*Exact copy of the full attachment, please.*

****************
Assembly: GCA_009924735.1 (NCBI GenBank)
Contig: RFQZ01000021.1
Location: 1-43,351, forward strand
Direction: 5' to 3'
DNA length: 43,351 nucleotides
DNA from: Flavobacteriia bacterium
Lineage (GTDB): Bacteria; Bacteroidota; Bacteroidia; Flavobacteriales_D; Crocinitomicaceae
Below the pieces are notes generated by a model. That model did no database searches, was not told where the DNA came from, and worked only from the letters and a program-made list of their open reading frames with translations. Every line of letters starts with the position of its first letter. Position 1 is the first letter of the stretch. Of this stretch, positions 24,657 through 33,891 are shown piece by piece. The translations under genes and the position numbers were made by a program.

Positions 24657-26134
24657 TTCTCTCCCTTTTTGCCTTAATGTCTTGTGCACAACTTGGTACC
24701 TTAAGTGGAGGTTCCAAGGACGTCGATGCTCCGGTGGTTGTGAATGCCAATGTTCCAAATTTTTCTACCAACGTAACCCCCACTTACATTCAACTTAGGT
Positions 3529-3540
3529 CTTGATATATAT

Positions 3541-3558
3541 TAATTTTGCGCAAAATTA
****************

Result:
Assembly: GCA_009924735.1 (NCBI GenBank)
Contig: RFQZ01000021.1
Location: 1-43,351, forward strand
Direction: 5' to 3'
DNA length: 43,351 nucleotides
DNA from: Flavobacteriia bacterium
Lineage (GTDB): Bacteria; Bacteroidota; Bacteroidia; Flavobacteriales_D; Crocinitomicaceae
Below the pieces are notes generated by a model. That model did no database searches, was not told where the DNA came from, and worked only from the letters and a program-made list of their open reading frames with translations. Every line of letters starts with the position of its first letter. Position 1 is the first letter of the stretch. Of this stretch, positions 24,657 through 33,891 are shown piece by piece. The translations under genes and the position numbers were made by a program.

Positions 24657-26134
24657 TTCTCTCCCTTTTTGCCTTAATGTCTTGTGCACAACTTGGTACC
24701 TTAAGTGGAGGTTCCAAGGACGTCGATGCTCCGGTGGTTGTGAATGCCAATGTTCCAAATTTTTCTACCAACGTAACCCCCACTTACATTCAACTTAGGT
Positions 3529-3540
3529 CTTGATATATAT

Positions 3541-3558
3541 TAATTTTGCGCAAAATTA